Cell?derived and enzyme?based decellularized extracellular matrix exhibit compositional and structural differences that are relevant for its use as a biomaterial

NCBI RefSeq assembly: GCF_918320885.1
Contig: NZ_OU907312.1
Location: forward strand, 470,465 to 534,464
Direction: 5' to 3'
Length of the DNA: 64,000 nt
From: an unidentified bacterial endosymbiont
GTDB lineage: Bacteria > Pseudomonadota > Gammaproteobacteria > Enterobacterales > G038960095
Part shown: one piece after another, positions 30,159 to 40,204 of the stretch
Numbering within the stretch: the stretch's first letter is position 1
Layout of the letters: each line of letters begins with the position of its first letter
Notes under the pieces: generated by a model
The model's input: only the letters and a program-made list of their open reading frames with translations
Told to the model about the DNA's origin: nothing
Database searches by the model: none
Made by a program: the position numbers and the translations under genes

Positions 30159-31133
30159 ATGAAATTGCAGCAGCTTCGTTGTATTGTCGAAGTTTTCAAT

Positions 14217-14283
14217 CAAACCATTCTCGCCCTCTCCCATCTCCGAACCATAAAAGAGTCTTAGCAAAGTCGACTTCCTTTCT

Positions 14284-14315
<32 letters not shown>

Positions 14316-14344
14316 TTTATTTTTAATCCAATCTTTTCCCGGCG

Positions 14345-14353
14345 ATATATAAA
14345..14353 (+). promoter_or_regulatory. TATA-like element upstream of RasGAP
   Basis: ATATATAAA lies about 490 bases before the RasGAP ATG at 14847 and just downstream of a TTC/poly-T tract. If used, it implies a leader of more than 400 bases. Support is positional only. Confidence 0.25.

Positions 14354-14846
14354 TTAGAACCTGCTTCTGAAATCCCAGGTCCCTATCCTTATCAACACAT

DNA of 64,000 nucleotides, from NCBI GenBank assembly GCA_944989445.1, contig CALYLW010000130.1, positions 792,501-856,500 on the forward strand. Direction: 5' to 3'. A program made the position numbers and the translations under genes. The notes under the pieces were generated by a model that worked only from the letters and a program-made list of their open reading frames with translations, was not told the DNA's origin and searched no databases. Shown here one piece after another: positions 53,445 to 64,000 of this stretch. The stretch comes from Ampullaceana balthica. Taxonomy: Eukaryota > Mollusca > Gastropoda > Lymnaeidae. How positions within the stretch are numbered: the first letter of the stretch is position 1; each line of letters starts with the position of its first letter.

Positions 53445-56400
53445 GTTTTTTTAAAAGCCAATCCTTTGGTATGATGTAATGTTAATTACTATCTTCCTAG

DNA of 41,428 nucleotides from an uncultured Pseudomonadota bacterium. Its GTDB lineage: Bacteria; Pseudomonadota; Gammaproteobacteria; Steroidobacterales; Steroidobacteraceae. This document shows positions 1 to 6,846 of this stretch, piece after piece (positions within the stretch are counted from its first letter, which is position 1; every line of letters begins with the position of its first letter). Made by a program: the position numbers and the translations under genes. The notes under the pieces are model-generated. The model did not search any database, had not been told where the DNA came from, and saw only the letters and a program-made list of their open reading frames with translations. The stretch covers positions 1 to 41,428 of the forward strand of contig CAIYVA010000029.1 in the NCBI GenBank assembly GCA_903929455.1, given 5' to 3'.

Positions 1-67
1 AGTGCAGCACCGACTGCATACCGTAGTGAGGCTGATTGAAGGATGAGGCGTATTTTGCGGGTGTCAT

In this study native decellularized extracellular matrix (ECM) from adipose tissue and cell?derived ECM from adipose?derived stem cells (stem cell state and adipogenic differentiated) are systematically characterized and compared. Differences are shown in macromolecular composition, structural features and biological purity. These differences might be relevant for cellular behavior of reseeded cell and affect experimental outcome and should therefore be considered when choosing a biomaterial for a specific application or interpreting obtained results. (Created with BioRender.com).Due to its availability and minimal invasive harvesting human adipose tissue?derived extracellular matrix (dECM) is often used as a biomaterial in various tissue engineering and healthcare applications. Next to dECM, cell?derived ECM (cdECM) can be generated by and isolated from in vitro cultured cells. So far both types of ECM were investigated extensively toward their application as (bio)material in tissue engineering and healthcare. However, a systematic characterization and comparison of soft tissue dECM and cdECM is still missing. In this study, we characterized dECM from human adipose tissue, as well as cdECM from human adipose?derived stem cells, toward their molecular composition, structural characteristics, and biological purity. The dECM was found to exhibit higher levels of collagens and lower levels of sulfated glycosaminoglycans compared with cdECMs. Structural characteristics revealed an immature state of the fibrous part of cdECM samples. By the identified differences, we aim to support researchers in the selection of a suitable ECM?based biomaterial for their specific application and the interpretation of obtained results.